Impalila Island lies at the eastern extremity of the Caprivi Strip and is bounded by the converging Zambezi and Chobe Rivers and a natural channel known as the Kasai. It is also one of the best birding spots in the world. A boat trip down the Chobe River is a memorable experience. Along the shore you can see white-crowned lapwing and long-toed lapwing and in the floodplains a variety of herons and egrets, including rufous-bellied heron and slaty egret. A walk along the floodplain may provide views of long-toed lapwings, yellow-billed storks and black-winged and collared pratincoles. A highlight of any visit to Impalila Island is spotting a Pels fishing owl along the walking trail on the island.
Luderitz is a charming town on the southern coast of Namibia known for its windy conditions and the magnificent outings it affords avid birders. Along the peninsula south of Luderitz you will find greater flamingo and African black oystercatcher. Luderitz is the only easily accessible area on the Namibian coast where African penguins are commonly found. Boat cruises past Halifax and Shark Islands are a must for visitors and especially birders, as they offer sightings of penguin, swift and Caspian terns, as well as albatross and petrel.
Mahango Game Park
Mahango Game Park is home to a range of habitats, from open water, floodplains and swamps to dry, dense and broad-leveled woodland. This mixture of habitats means that the park attracts over 410 different species of birds in an area less than 25,000 hectares. The woodland area is home to Swainson and red-billed spurfowls and Meveâ€™s Starling. Along the floodplains visitors will encounter the endangered wattled crane and slaty egret. White-backed night heron are also commonly seen in the area to the south of Kwetche picnic site. Bee-eaters including the blue-cheeked, swallow-tailed and little Bee-eaters are a photographer dream.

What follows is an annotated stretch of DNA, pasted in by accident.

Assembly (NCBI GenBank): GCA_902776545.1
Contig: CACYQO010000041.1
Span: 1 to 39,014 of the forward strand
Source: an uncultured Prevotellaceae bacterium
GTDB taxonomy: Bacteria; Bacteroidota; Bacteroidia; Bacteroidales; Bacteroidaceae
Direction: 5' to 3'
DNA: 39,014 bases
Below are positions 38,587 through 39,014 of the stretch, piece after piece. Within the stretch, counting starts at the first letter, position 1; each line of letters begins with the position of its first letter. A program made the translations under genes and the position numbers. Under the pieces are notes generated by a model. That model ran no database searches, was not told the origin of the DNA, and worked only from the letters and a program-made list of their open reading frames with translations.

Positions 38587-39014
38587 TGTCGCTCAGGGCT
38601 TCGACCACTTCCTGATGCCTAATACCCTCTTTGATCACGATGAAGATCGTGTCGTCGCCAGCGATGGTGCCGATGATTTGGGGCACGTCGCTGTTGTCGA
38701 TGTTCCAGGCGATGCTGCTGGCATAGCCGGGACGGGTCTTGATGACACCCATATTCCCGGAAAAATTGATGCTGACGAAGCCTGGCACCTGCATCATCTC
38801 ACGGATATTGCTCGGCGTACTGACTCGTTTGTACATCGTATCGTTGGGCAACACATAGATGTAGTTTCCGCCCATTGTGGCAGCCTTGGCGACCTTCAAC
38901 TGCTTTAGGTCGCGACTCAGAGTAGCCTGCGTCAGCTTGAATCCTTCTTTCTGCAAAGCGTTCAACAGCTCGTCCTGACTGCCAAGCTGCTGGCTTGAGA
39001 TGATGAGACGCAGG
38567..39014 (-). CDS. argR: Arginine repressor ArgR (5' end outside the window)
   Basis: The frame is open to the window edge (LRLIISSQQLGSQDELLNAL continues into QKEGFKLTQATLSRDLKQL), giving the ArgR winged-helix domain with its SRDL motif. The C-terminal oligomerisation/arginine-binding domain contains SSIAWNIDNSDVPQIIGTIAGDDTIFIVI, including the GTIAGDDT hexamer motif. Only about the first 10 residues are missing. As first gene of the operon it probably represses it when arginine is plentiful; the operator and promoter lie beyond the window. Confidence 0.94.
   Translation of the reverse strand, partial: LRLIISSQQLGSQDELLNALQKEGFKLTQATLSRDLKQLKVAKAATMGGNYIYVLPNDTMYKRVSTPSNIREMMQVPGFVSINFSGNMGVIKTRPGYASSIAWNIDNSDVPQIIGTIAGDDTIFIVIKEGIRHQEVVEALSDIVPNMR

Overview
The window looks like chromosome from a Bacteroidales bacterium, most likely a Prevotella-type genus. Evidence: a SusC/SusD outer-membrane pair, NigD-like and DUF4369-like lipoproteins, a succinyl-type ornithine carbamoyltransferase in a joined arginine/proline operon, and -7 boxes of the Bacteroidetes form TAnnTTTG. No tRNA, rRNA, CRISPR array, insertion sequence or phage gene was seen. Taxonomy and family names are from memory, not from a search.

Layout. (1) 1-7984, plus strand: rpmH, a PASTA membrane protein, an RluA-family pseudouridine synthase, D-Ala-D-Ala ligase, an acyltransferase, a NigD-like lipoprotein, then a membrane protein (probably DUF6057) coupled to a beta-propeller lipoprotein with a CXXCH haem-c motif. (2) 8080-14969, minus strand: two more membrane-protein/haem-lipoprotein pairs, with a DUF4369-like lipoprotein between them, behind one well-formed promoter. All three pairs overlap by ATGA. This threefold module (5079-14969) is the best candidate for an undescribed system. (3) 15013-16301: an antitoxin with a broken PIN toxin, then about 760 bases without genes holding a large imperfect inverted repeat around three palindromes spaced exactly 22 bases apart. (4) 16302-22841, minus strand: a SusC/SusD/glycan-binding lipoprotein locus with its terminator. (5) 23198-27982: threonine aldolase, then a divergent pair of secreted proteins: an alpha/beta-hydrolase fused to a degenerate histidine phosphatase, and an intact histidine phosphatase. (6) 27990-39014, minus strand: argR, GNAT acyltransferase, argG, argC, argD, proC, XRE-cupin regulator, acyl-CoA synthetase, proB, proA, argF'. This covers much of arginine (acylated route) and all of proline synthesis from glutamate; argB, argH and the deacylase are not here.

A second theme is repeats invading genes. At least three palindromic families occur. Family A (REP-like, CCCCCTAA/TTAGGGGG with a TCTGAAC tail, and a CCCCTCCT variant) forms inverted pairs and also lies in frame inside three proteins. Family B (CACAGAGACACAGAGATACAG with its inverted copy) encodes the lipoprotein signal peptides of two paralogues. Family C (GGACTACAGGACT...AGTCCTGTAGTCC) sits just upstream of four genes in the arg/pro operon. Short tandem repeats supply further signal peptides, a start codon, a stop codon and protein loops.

The Walvis Bay wetlands and nearby Sandwich Harbour, where fresh and salty water collide, are two of Namibia Ramsar sites. Regarded as two of the most important coastal wetland in southern Africa, not only for the large numbers of resident species found here, but also for the vast numbers of both intra-African and Palaearctic migrants found at these sites. The best time to visit Walvis Bay is from October to April, when the migrant birds have moved in from the Northern Hemisphere. Walvis Bay is renowned for the large numbers of lesser and greater flamingos. The area is also home to rare species such as the Damara tern, chestnut-banded plover, black tern, red-necked phalarope and black-tailed godwit.
Waterberg Plateau Park
The Waterberg Plateau lies east of Otjiwarongo and towers over the surrounding plains. Over 200 different bird species have been recorded here including spectacular black eagles and Namibia's only breeding colony of Cape vultures. The morning wakeup calls from the Bradfield hornbill and African grey hornbill, along with the spectacular scenery, make Waterberg Plateau a special place to visit.